Just spit-balling here, but what about two diodes and a resistor, one that allows current to flow from the LED bulb to the coil, and another in the opposite direction into a resistive load, to the LED. That way there's extra resistance in one direction <---Probably overkill, I should just put the incandescent back :rolleyes:

    EDIT: Or maybe just a diode and a resister in parallel?
     
    Last edited: Sep 14, 2017
  4. Rooster53

    Rooster53 Well-Known Member Premium Member

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    Yes the bi-directional LED is dampening the voltage on the starter cutoff relay, that is why you see the light flashing when the clutch switch is opened. That is so little power, LED's are amazingly efficient.

    You could put a diode and resistor in parallel with the LED, but you have to go down to about 47 ohms (LED efficiency once again). The drawback here is considering worst case (diode shorts) then the 47 ohm resistor sees a full 12V when the neutral switch is closed, which puts it up around 4 watts. You could also just use the diode, which covers dampening the spike from the starter cutoff relay. However, considering worst case again (diode shorts) then you lose your signal fuse in neutral.

    I did de-pot an old scrap diode block in hopes of finding some markings on them and determining their specifications, but no such luck on markings.

    I can say with a fairly high assurance that the series diode or directional LED would be OK. I don't have the equipment to test the diode block diodes, but I can verify that it is not clipping and therefore rated higher than the voltages being produced by the starter cutoff relay collapsing field. I see this as the best alternative (next to just keeping the incandescent bulb) as the failure of this diode or the diode block is less severe than the other options worst case.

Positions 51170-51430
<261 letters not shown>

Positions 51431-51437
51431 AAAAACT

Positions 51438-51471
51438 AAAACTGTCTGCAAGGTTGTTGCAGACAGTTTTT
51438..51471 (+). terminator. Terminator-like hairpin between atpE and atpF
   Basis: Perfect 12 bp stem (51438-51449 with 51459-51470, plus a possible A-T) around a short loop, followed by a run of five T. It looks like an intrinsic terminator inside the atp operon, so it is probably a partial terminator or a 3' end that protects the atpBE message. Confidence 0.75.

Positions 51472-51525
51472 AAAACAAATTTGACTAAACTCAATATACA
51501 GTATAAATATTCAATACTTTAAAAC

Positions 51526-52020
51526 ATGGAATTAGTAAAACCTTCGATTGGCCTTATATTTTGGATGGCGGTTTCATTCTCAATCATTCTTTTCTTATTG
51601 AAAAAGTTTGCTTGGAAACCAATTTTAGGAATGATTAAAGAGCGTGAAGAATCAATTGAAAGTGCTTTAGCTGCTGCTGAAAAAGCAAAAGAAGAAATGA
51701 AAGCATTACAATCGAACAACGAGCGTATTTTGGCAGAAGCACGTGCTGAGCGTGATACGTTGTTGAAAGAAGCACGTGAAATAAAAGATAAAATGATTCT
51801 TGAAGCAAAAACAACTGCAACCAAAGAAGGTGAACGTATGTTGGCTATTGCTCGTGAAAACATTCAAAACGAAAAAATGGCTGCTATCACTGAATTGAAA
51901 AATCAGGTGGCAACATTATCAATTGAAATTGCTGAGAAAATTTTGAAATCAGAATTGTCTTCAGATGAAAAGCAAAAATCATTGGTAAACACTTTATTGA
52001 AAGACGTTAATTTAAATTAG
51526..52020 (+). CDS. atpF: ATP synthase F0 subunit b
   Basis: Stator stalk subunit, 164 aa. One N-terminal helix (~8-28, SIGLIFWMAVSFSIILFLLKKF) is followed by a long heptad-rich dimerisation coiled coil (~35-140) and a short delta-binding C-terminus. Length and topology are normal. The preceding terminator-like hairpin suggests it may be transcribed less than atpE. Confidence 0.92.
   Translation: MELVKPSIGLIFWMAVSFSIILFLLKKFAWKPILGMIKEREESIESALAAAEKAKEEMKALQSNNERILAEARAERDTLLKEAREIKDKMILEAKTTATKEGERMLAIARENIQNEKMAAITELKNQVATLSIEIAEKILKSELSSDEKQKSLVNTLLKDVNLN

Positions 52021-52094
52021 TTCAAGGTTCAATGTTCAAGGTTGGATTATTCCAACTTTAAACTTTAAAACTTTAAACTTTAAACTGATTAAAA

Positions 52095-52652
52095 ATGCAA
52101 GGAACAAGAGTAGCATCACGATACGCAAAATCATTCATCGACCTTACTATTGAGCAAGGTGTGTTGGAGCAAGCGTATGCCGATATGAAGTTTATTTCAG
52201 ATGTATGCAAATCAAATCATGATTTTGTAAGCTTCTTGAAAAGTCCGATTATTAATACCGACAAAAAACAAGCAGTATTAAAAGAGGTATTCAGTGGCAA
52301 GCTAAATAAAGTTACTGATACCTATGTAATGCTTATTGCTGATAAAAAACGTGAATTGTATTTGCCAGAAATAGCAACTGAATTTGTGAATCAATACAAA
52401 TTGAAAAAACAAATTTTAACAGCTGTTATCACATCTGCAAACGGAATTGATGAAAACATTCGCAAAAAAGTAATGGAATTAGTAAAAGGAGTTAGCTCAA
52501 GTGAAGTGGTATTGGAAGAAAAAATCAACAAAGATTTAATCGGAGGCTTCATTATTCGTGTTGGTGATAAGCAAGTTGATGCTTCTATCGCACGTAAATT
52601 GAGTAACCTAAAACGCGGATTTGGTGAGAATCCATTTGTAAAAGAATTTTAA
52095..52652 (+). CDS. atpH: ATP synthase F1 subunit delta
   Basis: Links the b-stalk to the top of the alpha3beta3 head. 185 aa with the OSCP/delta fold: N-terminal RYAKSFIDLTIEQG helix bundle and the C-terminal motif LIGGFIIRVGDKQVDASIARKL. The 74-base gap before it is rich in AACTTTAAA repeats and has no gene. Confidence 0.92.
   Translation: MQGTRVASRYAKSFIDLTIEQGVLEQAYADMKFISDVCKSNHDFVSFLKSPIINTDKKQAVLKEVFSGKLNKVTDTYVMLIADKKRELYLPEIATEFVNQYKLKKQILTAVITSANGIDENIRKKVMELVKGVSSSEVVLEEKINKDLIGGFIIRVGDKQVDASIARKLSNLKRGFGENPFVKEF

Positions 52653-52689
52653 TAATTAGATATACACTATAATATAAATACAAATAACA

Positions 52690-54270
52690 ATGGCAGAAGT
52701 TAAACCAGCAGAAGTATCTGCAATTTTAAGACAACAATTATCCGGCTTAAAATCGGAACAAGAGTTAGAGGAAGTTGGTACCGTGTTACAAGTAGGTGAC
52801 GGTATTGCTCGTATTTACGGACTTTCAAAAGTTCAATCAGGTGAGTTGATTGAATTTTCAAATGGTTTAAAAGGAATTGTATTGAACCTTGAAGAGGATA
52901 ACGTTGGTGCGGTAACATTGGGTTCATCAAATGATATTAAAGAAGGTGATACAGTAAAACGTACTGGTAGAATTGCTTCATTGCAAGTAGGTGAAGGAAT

Sidebar: Never noticed before but the original design defeats the safety circuit if the signal fuse blows or if you just remove it. The current path for the starter cutoff relay and side stand relay is now through the neutral indicator bulb to the various low impedance high side signal circuits. The directional LED bulb will eliminate that anomaly as will the bi-directional LED with a series diode.
     
    Last edited: Sep 19, 2017
  5. fessus

    fessus New Member

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    I have a question about the function on the self-canceling unit.

    From the original post under item one:
    What will happen if the momentarily connection between Y/R and B to the canceling unit is permanent? Will that constantly reset the canceling unit?

    Asking because I'm changing my controls on the handlebar and the new ones don't have the function of conduction permanently between one pair and momentarily between two others.